Hey Mr. David, I require your assistance! My intuition tells me to cut the blue and white wires at the plug (labeled motor) and splice those together, but I wanted to be absolutely sure before I do! Here are some pictures so I could get your advice, if you're willing, of course! Thanks!
Here is what is going on in your machine as close as I can tell.

The Blue and the White wires at the bottom of your picture are
the ones that will go to the wall plug. An On-Off switch can go
in the White wire somewhere. I put annotations onto your picture.
The basic circuit is White In and Blue Out.

I also brought over a copy of the first diagram in this thread and
put in the colors for your machine.

Basically the White wire is the AC IN and the Red wire splits off
from it, making it the AC IN to the Starting Capacitor.
The Blue Wires join to form a common AC OUT.

The juice will flow in through the White wire and then to the Red
wire while the motor is at rest. The juice stored up in the Starting
Capacitor helps get the motor spinning.
A centrifugal switch in the motor immediately disconnects the Red
wire as soon as the motor starts to spin. No more starting circuit.
Then it's just the White In through the moitor to the Blue Out as
long as the motor is spinning.

I hope that is enough to get your machine up and going.
David attached the following images:
bm06.jpg figure02.jpg
David, you are the best; a veritable master of wiring! Allen and lawnmowerman got me sorted out a day or two ago so I actually got it done last night, but looking back it really is as simple as your diagram(s). Allen told me to put the switch between the blue and hot wires, so that's what I did...seems to work ok and I hope that's alright!

For some reason I keep forgetting that it's just basically the two wires from the plug and the two wires coming out of the motor that are spliced together. It's probably since each breadmaker is slightly different and have sooo much extra (unnecessary) stuff.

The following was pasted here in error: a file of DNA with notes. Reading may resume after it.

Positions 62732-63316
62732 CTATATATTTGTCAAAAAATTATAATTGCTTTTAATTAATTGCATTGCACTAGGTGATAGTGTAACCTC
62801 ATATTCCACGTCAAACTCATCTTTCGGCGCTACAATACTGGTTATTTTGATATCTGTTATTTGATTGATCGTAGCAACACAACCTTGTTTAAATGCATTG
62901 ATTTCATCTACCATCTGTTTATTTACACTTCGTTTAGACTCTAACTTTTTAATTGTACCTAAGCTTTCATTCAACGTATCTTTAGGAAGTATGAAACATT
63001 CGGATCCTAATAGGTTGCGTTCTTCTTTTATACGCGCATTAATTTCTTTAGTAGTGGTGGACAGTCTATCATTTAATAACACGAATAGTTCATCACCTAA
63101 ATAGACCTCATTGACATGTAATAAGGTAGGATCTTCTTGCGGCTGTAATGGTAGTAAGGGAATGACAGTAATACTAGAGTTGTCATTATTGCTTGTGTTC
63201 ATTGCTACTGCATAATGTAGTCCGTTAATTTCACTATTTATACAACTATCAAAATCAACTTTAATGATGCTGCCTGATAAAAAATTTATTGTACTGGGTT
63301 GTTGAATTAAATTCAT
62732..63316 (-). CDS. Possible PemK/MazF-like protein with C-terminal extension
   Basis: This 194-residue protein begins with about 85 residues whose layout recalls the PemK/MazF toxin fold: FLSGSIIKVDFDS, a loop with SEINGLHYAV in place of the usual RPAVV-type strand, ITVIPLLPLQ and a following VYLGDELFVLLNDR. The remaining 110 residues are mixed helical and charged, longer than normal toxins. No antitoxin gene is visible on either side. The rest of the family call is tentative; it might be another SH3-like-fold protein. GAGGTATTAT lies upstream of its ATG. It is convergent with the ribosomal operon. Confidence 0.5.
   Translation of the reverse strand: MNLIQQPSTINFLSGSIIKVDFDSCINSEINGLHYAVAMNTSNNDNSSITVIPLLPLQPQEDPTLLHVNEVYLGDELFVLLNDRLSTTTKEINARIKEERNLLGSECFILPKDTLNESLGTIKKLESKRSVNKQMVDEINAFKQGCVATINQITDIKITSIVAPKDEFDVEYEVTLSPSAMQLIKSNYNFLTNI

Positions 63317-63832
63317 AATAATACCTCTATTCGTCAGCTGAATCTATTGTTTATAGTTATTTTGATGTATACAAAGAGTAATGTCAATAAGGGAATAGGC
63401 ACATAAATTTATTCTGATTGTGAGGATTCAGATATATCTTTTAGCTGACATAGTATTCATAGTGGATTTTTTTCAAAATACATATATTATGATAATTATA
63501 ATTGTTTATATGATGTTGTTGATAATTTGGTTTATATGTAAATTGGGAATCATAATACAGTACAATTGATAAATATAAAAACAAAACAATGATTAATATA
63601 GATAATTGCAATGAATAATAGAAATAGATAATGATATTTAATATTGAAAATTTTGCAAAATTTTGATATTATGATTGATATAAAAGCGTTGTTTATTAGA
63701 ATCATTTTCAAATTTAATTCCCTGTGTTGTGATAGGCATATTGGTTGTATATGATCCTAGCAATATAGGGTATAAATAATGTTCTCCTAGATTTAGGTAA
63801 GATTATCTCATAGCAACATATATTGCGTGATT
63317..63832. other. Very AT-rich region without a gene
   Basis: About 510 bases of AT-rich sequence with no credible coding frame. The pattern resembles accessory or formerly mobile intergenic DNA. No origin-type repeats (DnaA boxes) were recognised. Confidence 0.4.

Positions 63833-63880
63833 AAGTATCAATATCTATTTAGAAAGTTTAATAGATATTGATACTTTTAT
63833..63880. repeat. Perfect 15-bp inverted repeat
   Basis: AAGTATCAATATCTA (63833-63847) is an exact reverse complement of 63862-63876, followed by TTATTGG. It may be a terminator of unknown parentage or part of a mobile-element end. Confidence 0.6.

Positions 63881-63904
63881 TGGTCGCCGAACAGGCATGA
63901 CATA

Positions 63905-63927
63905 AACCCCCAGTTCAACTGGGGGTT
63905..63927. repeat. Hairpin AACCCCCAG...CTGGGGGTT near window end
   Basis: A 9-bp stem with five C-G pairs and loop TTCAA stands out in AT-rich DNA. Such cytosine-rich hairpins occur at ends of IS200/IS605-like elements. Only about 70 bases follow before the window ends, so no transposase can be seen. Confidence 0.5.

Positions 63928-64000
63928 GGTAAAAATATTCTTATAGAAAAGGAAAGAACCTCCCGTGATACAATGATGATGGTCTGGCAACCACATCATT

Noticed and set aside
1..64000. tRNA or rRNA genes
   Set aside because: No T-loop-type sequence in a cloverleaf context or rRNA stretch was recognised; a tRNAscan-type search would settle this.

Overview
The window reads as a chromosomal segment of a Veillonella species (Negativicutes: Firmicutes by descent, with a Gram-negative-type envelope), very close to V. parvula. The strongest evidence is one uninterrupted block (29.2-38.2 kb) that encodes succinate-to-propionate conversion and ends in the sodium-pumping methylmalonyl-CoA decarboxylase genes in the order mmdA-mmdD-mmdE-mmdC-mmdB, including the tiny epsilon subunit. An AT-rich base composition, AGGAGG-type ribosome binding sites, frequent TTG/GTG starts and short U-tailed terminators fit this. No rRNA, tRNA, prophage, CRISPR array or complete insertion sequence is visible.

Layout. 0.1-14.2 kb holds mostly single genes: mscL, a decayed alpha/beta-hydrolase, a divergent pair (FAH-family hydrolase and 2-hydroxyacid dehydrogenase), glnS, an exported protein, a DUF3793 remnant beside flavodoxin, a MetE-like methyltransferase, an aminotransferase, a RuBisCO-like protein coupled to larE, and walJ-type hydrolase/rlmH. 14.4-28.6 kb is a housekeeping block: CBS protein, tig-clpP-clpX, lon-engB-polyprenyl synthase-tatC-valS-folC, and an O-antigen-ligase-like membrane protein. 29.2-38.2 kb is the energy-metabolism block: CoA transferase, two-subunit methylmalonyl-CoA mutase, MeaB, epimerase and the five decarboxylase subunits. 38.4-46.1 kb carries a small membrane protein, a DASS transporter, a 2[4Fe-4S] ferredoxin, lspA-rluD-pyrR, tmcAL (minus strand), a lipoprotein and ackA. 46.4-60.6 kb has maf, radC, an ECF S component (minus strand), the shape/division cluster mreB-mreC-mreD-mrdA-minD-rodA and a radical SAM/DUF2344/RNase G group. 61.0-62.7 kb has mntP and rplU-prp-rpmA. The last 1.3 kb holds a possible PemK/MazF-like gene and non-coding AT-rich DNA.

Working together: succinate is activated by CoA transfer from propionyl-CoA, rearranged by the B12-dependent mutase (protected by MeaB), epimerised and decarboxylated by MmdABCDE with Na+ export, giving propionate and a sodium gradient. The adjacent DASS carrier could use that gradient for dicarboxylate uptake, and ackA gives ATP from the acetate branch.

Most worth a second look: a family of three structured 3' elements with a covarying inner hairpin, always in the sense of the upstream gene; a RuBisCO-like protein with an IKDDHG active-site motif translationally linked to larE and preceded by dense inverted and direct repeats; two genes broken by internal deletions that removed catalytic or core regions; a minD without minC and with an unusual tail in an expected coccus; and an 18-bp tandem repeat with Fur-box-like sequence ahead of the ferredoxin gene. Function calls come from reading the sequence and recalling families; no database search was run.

I think I'll probably always ask, though, just so I dont burn down my apartment or anything! Grin Thanks a ton!

Edit: if I should move this to my own thread please let me know!
You got two different answers and both work.

There is an actual difference, however, in terms of the safety of
the machine and its shock hazard.

The chassis is part of the circuit, hopefully, the "grounded" side.
But there is no ground wire, no third wire, to insure safety.

If you have a neon light tester you can connect one probe to a known
ground (e.g, a water pipe) and then touch the other to the case, at
an unpainted place if possible. If it glows, then there is voltage on
the chassis of the machine. This can give you a tingle if you are grounded.

The other way of wiring will not.

Part of this equation is whether you connect the white wire
(in your case) to the small or large prong of the wall plug.

IOW, if you want to test this, and I think you should, use the neon light tester on your wall socket and see which opening (large or small) is glowing relative to a known ground. Then without plugging your machine into the wall. follow that "hot" lead (regardless of whether it is the large or small prong) up through your wiring.

That's the wire that should have the ON/OFF switch in it.

Place your ON/OFF switch on the "hot" side, so the chassis will not be "live." That is the safest way to do it, regardless of the colors of the wires.
Never posted on any kind of forum before but here it goes.

Hello all!

Thank you so much David! After reading your posts a few days and looking at my oster bread machine it all clicked! And the motor is spinning perfectly! I've never roasted before but will be getting my green beans on wed. I have a heat gun and thermocouple ready to go. Just wanted to show my appreciation for all the great posts here!

Sincerely, W. Waters
I've done this. I took a bread machine with an AC motor and I wired it to a toggle switch, no waiting for that kneading time!

How I wish I could have read this post. There was something wrong with the wiring of my old bread machine, but I had no idea how to fix it, so I bought a new machine later. What a pity!